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Optimal resolution in Fresnel incoherent correlation holographic fluorescence microscopy.

Brooker G, Siegel N, Wang V, Rosen J - Opt Express (2011)

Bottom Line: An important improvement from our previous FINCH configurations capitalizes on the polarization sensitivity of the SLM so that the same SLM pixels which create the spherical wave simulating the microscope tube lens, also pass the plane waves from the infinity corrected microscope objective, so that interference between the two wave types at the camera creates a hologram.This advance dramatically improves the resolution of the FINCH system.Results from imaging a fluorescent USAF pattern and a pollen grain slide reveal resolution which approaches the Rayleigh limit by this simple method for 3D fluorescent microscopic imaging.

View Article: PubMed Central - PubMed

Affiliation: Department of Biomedical Engineering, Johns Hopkins University, 9605 Medical Center Drive, Rockville, Maryland 20850 USA. gbrooker@jhu.edu

ABSTRACT
Fresnel Incoherent Correlation Holography (FINCH) enables holograms and 3D images to be created from incoherent light with just a camera and spatial light modulator (SLM). We previously described its application to microscopic incoherent fluorescence wherein one complex hologram contains all the 3D information in the microscope field, obviating the need for scanning or serial sectioning. We now report experiments which have led to the optimal optical, electro-optic, and computational conditions necessary to produce holograms which yield high quality 3D images from fluorescent microscopic specimens. An important improvement from our previous FINCH configurations capitalizes on the polarization sensitivity of the SLM so that the same SLM pixels which create the spherical wave simulating the microscope tube lens, also pass the plane waves from the infinity corrected microscope objective, so that interference between the two wave types at the camera creates a hologram. This advance dramatically improves the resolution of the FINCH system. Results from imaging a fluorescent USAF pattern and a pollen grain slide reveal resolution which approaches the Rayleigh limit by this simple method for 3D fluorescent microscopic imaging.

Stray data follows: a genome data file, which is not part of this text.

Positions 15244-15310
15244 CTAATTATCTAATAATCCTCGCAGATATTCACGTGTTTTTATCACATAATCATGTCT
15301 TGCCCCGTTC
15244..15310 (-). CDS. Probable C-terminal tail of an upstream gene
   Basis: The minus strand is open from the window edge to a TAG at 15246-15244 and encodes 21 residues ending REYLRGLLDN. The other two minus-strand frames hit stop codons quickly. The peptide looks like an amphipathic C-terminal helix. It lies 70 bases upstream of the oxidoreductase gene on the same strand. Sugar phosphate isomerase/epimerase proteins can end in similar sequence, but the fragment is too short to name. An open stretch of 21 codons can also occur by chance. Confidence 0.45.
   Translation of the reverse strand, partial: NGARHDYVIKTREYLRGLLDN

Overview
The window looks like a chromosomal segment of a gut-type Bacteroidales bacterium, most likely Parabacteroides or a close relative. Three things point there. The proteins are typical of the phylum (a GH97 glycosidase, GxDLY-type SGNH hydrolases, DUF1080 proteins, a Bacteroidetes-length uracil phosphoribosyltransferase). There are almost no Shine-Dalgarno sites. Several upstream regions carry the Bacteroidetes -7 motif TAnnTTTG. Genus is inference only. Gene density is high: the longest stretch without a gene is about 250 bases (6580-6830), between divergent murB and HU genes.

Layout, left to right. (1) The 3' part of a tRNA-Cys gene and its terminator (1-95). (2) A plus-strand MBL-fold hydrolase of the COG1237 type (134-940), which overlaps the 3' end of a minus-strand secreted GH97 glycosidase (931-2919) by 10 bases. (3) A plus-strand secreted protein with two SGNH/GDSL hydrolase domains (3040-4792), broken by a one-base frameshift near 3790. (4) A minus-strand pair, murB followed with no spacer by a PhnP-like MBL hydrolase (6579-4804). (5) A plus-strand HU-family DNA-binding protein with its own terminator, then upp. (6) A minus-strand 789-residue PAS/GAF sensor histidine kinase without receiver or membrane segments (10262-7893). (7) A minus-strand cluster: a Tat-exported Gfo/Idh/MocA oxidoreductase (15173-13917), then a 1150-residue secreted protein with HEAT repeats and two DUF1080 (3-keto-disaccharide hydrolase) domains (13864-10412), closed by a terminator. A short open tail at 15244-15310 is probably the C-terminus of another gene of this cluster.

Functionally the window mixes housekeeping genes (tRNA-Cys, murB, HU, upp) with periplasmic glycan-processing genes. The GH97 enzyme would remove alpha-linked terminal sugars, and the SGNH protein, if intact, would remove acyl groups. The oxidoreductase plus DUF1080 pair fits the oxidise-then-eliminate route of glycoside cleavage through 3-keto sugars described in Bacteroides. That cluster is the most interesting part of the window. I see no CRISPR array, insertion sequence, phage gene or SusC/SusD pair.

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Comparison of using a constant phase mask (a) versus the polarization method (b) to select and separate the plane and spherical waves in FINCH holography. Notice that when the polarization method is used, all the pixels on the SLM are used to create the diffractive lens pattern.
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g004: Comparison of using a constant phase mask (a) versus the polarization method (b) to select and separate the plane and spherical waves in FINCH holography. Notice that when the polarization method is used, all the pixels on the SLM are used to create the diffractive lens pattern.

Mentions: FINCH creates holograms in a single beam system as a result of interference between a plane wave and a spherical wave originating from every object point. In our previous reports we created a random constant phase mask so that with a phase-only SLM, the plane wave from an infinity corrected microscope objective could be directed to the camera along with the spherical wave created by the SLM. The use of a constant phase mask presents certain disadvantages in that it requires half the pixels on the SLM and also degrades the resolution of the mask which creates the spherical wave. Because only one linear polarization state on the liquid crystal based SLM can change the phase of incoming light, half of the randomly polarized fluorescent light striking the device can have quadratic phase modulation whereas the other half is shifted by a constant phase, as shown in Fig. 4(a)Fig. 4